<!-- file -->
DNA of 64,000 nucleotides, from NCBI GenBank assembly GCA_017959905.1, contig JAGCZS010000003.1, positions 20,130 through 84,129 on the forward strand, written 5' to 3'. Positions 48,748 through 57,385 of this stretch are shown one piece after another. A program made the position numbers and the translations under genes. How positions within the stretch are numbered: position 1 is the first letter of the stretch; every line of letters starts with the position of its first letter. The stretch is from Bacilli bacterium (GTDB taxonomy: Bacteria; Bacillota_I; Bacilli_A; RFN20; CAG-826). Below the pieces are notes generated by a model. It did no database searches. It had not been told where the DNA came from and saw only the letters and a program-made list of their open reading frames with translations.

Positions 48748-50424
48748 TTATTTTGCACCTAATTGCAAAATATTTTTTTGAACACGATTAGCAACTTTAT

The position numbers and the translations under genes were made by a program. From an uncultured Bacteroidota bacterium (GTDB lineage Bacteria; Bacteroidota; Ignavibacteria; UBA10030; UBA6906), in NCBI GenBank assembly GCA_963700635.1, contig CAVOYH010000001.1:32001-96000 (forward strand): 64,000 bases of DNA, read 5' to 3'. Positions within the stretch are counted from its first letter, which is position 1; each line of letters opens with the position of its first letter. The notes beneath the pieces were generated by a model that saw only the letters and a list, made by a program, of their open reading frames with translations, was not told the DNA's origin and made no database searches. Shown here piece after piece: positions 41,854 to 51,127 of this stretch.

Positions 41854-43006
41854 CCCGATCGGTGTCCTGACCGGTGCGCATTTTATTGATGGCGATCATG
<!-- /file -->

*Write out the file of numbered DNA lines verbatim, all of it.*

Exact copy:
DNA of 64,000 nucleotides, from NCBI GenBank assembly GCA_017959905.1, contig JAGCZS010000003.1, positions 20,130 through 84,129 on the forward strand, written 5' to 3'. Positions 48,748 through 57,385 of this stretch are shown one piece after another. A program made the position numbers and the translations under genes. How positions within the stretch are numbered: position 1 is the first letter of the stretch; every line of letters starts with the position of its first letter. The stretch is from Bacilli bacterium (GTDB taxonomy: Bacteria; Bacillota_I; Bacilli_A; RFN20; CAG-826). Below the pieces are notes generated by a model. It did no database searches. It had not been told where the DNA came from and saw only the letters and a program-made list of their open reading frames with translations.

Positions 48748-50424
48748 TTATTTTGCACCTAATTGCAAAATATTTTTTTGAACACGATTAGCAACTTTAT

The position numbers and the translations under genes were made by a program. From an uncultured Bacteroidota bacterium (GTDB lineage Bacteria; Bacteroidota; Ignavibacteria; UBA10030; UBA6906), in NCBI GenBank assembly GCA_963700635.1, contig CAVOYH010000001.1:32001-96000 (forward strand): 64,000 bases of DNA, read 5' to 3'. Positions within the stretch are counted from its first letter, which is position 1; each line of letters opens with the position of its first letter. The notes beneath the pieces were generated by a model that saw only the letters and a list, made by a program, of their open reading frames with translations, was not told the DNA's origin and made no database searches. Shown here piece after piece: positions 41,854 to 51,127 of this stretch.

Positions 41854-43006
41854 CCCGATCGGTGTCCTGACCGGTGCGCATTTTATTGATGGCGATCATG